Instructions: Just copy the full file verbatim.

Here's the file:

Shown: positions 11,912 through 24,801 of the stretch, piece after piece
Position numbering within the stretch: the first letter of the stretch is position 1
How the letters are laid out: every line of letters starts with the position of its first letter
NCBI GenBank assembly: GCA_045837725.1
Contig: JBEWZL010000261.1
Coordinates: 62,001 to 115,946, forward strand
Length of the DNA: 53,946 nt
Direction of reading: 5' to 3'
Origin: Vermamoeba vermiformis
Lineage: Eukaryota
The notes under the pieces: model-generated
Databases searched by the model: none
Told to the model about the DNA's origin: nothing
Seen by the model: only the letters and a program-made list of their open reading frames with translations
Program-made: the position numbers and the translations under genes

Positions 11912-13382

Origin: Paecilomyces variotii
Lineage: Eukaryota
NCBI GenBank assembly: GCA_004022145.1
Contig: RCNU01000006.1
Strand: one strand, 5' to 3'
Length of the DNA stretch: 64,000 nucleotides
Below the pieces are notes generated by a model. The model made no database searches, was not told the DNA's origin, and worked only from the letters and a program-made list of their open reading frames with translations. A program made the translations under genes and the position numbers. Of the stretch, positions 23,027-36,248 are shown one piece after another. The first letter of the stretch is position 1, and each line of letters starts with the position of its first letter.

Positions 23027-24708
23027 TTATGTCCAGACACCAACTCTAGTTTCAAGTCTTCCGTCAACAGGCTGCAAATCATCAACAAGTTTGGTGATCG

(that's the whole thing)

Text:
Shown: positions 11,912 through 24,801 of the stretch, piece after piece
Position numbering within the stretch: the first letter of the stretch is position 1
How the letters are laid out: every line of letters starts with the position of its first letter
NCBI GenBank assembly: GCA_045837725.1
Contig: JBEWZL010000261.1
Coordinates: 62,001 to 115,946, forward strand
Length of the DNA: 53,946 nt
Direction of reading: 5' to 3'
Origin: Vermamoeba vermiformis
Lineage: Eukaryota
The notes under the pieces: model-generated
Databases searched by the model: none
Told to the model about the DNA's origin: nothing
Seen by the model: only the letters and a program-made list of their open reading frames with translations
Program-made: the position numbers and the translations under genes

Positions 11912-13382

Origin: Paecilomyces variotii
Lineage: Eukaryota
NCBI GenBank assembly: GCA_004022145.1
Contig: RCNU01000006.1
Strand: one strand, 5' to 3'
Length of the DNA stretch: 64,000 nucleotides
Below the pieces are notes generated by a model. The model made no database searches, was not told the DNA's origin, and worked only from the letters and a program-made list of their open reading frames with translations. A program made the translations under genes and the position numbers. Of the stretch, positions 23,027-36,248 are shown one piece after another. The first letter of the stretch is position 1, and each line of letters starts with the position of its first letter.

Positions 23027-24708
23027 TTATGTCCAGACACCAACTCTAGTTTCAAGTCTTCCGTCAACAGGCTGCAAATCATCAACAAGTTTGGTGATCG